I. Now, with regard to the former, the pulpit is, in my judgment, not the place either for the discussion of current events or the pronouncing of personal eulogiums. But I shall not be wandering beyond my legitimate province, if I venture to try to gather into a few words the reasons, in the character and public life of our Queen, for the thankfulness of this day. Our text brings out, as I have said, two great qualities as those on which a throne is to be established, Justice and Godliness. Now, the ancient type of monarch was the fountain of justice, in a very direct sense; inasmuch as it was his office, not only to pronounce sentence on criminals, but to give decisions on disputed questions of right. These functions have long ceased to be exercised by our monarchs, but there is still room for both of those qualities—the Justice which holds an even balance between parties and strifes, the Righteousness which has supreme regard to the primary duties that press alike upon prince and pauper, and the Godliness which, as I believe, is the root from which all righteousness, as between man and man, and as between prince and subject, must ever flow. Morality is the garb of religion; religion is the root of morality. He, and only he, will hold an even balance and discharge his obligations to man, whose life is rooted in, and his acts under the continual influence of, the fear of God which has in it no torment, but is the parent of all things good.
We shall not be flatterers if we thankfully recognise in our Sovereign Lady the presence of both these qualities. I have spoken of the first inaugural words of the King of Israel, and the resolutions that he made. It is recorded that when, to the child of eleven years of age, the announcement was made that she stood near in the line of succession to the throne, the tremulous young lips answered, ‘It is a great responsibility; but I will be good.’ And all round the world to-day her subjects attest that the aged monarch has kept the little maiden’s vow. Contrast that life with the lives of the other women who have sat on the throne of England. Think of the brilliant Queen, whose glories our greatest poets were not ashamed to sing, with the Tudor masterfulness in her, and not a little of the Tudor grossness and passion, and remember the blots that stained her glories. Think of her sister, the morbidly melancholy tool of priests, who goes down the ages branded with an epithet only too sadly earned. Think of another woman that ruled over England in name, the weak instrument of base intrigues. And then turn to this life which we are looking upon to-day. Think of the nameless scandals, the hideous immorality of the reigns that preceded hers, and you will not wonder that every decent man and every modest woman was thankful that, with the young girl, there came a breath of purer air into the foul atmosphere. I am old enough to remember hearing, as a boy, the talk of my elders as to the probabilities of insurrection if, instead of our Queen, there had come to the throne the brother of her two predecessors. The hopes of those early days have been more than fulfilled.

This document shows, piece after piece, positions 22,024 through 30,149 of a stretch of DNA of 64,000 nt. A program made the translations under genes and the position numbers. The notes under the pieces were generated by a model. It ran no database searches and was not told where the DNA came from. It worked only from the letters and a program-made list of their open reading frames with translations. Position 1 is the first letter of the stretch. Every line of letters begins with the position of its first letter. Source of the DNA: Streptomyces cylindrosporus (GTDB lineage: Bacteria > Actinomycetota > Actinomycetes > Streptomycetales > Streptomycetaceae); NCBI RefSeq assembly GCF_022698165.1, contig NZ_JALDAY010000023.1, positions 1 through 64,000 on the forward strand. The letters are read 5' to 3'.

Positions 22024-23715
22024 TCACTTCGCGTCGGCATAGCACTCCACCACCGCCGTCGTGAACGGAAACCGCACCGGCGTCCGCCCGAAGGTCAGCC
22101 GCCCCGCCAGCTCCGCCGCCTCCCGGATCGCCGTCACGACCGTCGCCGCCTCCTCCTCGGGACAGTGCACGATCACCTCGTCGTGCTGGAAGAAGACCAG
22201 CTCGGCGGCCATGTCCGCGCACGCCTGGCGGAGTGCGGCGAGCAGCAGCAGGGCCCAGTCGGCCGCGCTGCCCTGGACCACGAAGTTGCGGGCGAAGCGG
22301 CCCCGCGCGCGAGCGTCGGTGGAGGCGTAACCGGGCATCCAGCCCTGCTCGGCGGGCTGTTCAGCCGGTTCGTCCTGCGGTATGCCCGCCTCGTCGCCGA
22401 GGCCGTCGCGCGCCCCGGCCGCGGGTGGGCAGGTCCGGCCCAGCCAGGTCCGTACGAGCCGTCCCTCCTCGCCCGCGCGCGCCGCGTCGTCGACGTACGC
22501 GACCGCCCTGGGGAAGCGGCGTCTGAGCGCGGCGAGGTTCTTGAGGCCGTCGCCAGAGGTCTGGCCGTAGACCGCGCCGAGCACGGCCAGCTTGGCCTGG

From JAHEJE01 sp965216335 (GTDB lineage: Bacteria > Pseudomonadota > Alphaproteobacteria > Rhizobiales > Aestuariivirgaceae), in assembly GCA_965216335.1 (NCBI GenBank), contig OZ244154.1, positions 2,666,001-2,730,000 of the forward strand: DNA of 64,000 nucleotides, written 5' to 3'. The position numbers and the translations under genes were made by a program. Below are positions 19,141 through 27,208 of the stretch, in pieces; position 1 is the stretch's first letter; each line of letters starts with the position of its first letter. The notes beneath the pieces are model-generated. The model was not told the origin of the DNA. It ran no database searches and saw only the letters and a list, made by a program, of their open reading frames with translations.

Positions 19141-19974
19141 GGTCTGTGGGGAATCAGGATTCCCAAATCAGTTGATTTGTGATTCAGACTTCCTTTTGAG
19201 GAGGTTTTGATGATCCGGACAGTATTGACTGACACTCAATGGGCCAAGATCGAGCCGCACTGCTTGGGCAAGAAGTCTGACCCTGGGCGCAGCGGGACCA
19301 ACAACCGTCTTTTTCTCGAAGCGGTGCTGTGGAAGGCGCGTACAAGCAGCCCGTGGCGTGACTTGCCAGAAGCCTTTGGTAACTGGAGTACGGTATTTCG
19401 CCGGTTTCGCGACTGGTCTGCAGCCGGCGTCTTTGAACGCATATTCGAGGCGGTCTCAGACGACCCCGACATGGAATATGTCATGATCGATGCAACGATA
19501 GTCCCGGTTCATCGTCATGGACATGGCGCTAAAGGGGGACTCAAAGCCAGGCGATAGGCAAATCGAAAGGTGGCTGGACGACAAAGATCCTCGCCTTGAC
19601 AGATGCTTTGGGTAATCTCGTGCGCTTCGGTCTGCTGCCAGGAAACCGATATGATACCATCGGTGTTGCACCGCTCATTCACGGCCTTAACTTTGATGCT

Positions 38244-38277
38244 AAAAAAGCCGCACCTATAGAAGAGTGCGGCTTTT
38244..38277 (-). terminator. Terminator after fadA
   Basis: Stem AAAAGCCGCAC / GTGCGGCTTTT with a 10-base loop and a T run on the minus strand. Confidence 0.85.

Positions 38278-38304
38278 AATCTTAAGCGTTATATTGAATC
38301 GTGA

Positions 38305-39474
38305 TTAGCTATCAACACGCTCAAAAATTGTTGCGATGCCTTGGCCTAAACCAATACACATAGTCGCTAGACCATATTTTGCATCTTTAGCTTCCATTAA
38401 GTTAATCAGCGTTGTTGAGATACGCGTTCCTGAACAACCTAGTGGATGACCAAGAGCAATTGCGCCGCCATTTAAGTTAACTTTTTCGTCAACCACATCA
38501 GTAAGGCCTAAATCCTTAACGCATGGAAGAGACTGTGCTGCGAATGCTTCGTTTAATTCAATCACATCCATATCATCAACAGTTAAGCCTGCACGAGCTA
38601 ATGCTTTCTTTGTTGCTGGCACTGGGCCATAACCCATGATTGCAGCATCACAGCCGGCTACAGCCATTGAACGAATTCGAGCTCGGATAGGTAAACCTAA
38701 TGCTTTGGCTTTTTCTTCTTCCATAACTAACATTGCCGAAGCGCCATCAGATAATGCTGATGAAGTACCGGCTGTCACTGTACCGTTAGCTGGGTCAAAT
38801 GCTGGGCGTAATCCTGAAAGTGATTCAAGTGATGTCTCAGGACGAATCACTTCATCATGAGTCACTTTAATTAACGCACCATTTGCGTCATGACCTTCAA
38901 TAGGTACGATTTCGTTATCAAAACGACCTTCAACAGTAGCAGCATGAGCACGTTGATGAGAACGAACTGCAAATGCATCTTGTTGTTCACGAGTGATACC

It is not for us to determine the religious character of others, and that is too sacred a region for us to enter; but this we may say, that in all these sixty years of diversified trial, there has been no act known to us outsiders inconsistent with the highest motive, the fear of the Lord; and some of us who have worshipped in the humble Highland church where she has bowed have felt that on the throne of Britain sat a Christian.
Nor need we forget how, from that root of fear of God, there has come that wondrous patience and faithfulness to duty, the form of ‘Justice’ which is possible for a constitutional monarch. We have little notion of how pressing and numerous and continual the royal duties must necessarily be. They have been discharged, even when the blow that struck all sunshine out of life left an irrepressible shrinking from pageantry and pomp. Joys come; joys go. Duties abide, and they have been done.